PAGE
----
Friday Lightning Round: Benghazi survivors identified

Panel sums up this week's hot topics


This is a rush transcript from "Special Report," July 29, 2013. This copy may not be in its final form and may be updated.

BRET BAIER, ANCHOR: Each week you vote in our Friday Lightning Round poll on the website and your favorite topic. Today you chose Benghazi survivors. We're back with the panel. Charles, are we ever going to hear from Benghazi survivors?

CHARLES KRAUTHAMMER, SYNDICATED COLUMNIST: Well, I think if we don't, that ought to be sort of one of the major elements of the scandal. It is scandalous that for the first assassination of an ambassador in three decades we still cannot, have not, and, perhaps, as you suggest, will not hear from anybody who was on the scene. And if it's discovered, as has been reported, that they have had to sign nondisclosure agreements, that truly is a scandal, and that's where the inquiry ought to go.

BAIER: Chuck?

LANE: Well, actions speak louder than words, and whatever testimony David Ubben -- who is now recovering from his injuries that night -- whatever testimony he ultimately offers, the actions -- his bravery that night are something, I think, everybody can agree -- the opposite of scandalous. They were valiant and admirable.

BAIER: Steve?

STEVE HAYES, SENIOR WRITER, THE WEEKLY STANDARD: Well, you have some survivors that are engaged in writing a book that want to tell their story. So we're going to at least get that. But I think to hear the full story about Benghazi will require Republican leaders in the House of Representatives to decide that they want to make it a big issue. And if they want to make it a big issue, it will be one. If they don't, then it won't.

BAIER: OK, this was a big inner party moment when governor of New Jersey Chris Christie said this in an interview.


GOV. CHRIS CHRISTIE, R – N.J.: This strain of libertarianism that's going through both parties right now and making big headlines, I think is a very dangerous thought. President Obama has done nothing to change the policies of the Bush administration in the war on terrorism, and I mean practically nothing. And, you know why? Because they work. These esoteric, intellectual debates, I want them to come to New Jersey and sit across from the widows and the orphans and have that conversation. And they won't because that's a much tougher conversation to have.


BAIER: And he was asked if he was talking about Senator Rand Paul and he said he and others. Senator Paul tweeted a response, quoting here, "Christie worries about the dangers of freedom. I worry about the danger of losing that freedom. Spying without warrants is unconstitutional."  Back with the panel. Think lightning. Steve?

HAYES: Well, look, I think it's good that Chris Christie is pushing back against libertarian strains on national security. But he left a whole half of the field for other Republican potential contenders because he essentially endorsed President Obama on the War on Terror, suggesting it was the same as President Bush's. It's not the same. There are many, many differences. And for Republicans who want to run for president in 2016. You can be the hawk who is not defending President Obama's War on Terror.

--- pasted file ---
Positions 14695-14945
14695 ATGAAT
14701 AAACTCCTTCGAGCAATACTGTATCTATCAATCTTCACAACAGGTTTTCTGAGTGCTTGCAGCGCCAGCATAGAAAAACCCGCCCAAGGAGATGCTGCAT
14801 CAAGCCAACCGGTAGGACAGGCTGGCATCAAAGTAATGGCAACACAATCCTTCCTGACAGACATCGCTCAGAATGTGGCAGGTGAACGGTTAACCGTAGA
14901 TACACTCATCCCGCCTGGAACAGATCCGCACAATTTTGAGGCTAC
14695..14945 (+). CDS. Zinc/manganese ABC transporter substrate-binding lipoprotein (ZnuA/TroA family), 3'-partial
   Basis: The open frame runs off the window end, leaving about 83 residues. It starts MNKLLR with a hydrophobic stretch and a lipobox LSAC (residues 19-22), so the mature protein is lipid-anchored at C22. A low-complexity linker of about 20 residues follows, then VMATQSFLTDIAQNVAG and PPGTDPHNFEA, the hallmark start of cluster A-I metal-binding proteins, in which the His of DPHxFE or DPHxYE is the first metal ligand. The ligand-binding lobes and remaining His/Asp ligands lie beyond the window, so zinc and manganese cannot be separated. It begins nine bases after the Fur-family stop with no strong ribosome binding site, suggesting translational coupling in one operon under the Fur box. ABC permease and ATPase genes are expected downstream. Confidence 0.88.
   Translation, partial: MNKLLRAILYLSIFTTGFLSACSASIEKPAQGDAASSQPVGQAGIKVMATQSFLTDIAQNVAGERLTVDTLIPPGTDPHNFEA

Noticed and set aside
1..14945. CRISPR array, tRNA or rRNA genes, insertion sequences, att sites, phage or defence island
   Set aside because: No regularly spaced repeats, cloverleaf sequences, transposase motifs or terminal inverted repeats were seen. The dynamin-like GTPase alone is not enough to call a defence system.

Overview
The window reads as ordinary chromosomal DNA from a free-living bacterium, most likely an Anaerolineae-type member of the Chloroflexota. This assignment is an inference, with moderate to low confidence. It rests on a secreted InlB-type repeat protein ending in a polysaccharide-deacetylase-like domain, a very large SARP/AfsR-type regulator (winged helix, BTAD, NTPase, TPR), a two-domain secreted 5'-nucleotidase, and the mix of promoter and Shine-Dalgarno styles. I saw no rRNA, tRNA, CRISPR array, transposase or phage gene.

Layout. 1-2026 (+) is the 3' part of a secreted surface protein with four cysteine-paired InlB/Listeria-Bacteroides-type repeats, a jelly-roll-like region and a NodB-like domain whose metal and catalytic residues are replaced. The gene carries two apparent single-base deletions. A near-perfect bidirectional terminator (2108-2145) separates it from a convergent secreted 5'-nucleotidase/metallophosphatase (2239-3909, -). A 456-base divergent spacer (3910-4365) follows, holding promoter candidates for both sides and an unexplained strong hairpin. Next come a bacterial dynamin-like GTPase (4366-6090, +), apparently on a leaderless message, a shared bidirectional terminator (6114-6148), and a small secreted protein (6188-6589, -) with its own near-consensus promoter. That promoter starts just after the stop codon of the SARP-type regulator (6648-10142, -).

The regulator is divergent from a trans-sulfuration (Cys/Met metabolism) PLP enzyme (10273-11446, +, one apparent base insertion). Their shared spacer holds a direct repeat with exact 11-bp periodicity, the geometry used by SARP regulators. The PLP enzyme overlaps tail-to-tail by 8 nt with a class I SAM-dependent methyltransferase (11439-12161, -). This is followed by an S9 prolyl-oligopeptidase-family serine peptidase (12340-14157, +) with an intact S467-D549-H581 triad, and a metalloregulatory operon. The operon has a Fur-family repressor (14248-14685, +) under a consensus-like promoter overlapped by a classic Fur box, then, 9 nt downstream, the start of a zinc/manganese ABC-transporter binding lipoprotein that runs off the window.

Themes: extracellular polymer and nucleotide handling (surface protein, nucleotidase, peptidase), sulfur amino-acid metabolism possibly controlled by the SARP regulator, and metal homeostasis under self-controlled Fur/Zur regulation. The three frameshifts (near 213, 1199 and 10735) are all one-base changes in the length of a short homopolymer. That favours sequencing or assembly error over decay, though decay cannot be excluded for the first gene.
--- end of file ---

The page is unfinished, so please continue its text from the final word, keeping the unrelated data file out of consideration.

BAIER: Chuck?

CHARLES LANE, EDITORIAL WRITER, WASHINGTON POST: Well, Chris Christie is nothing if not forthright and a man who speaks his mind. And he really laid down the gauntlet for one of the people who is clearly going to be his rival for the GOP nomination. The most clever part wasn't in that clip. But I listened to the whole thing. He actually compared Rand Paul to Barack Obama, that is, the Barack Obama before he was president. And essentially said, you know, Rand Paul is advocating all the things Obama used to be for before he took the oath of office.

BAIER: Charles?

KRAUTHAMMER: It's an extremely important moment. Rand Paul represents this sort of isolationist wing of the Republican Party. By this direct, fearless attack on him by Christie, I think he takes up the mantel of the majority of the GOP, which is interventionist, and that's a really important moment.

BAIER: But there is a libertarian movement and stream within the Republican Party that will be strong.

KRAUTHAMMER: And that's what makes what Christie did in taking it on so important and electrifying.

BAIER: I only have 30 seconds so I only need a loser of the week.  Steve?

HAYES: Bob Filner, mayor of San Diego, for reasons that don't need to be explained.

BAIER: Chuck?

LANE: Anthony Weiner, want-to-be mayor of New York, for reasons which also do not need to be explained.

BAIER: Not a lot of explanation needed for those first two losers of the week. Charles?

KRAUTHAMMER: Do I have to explain why it's Kim Kardashian? With the arrival of George Alexander Louis of Cambridge the celebrity gossip press is now going to be turning its attention to someone who is more interesting and at least equally accomplished.


BAIER: And there you have it, that ends the week. That's it for the panel.  But stay tuned to see how many stories ended up in one place this week.

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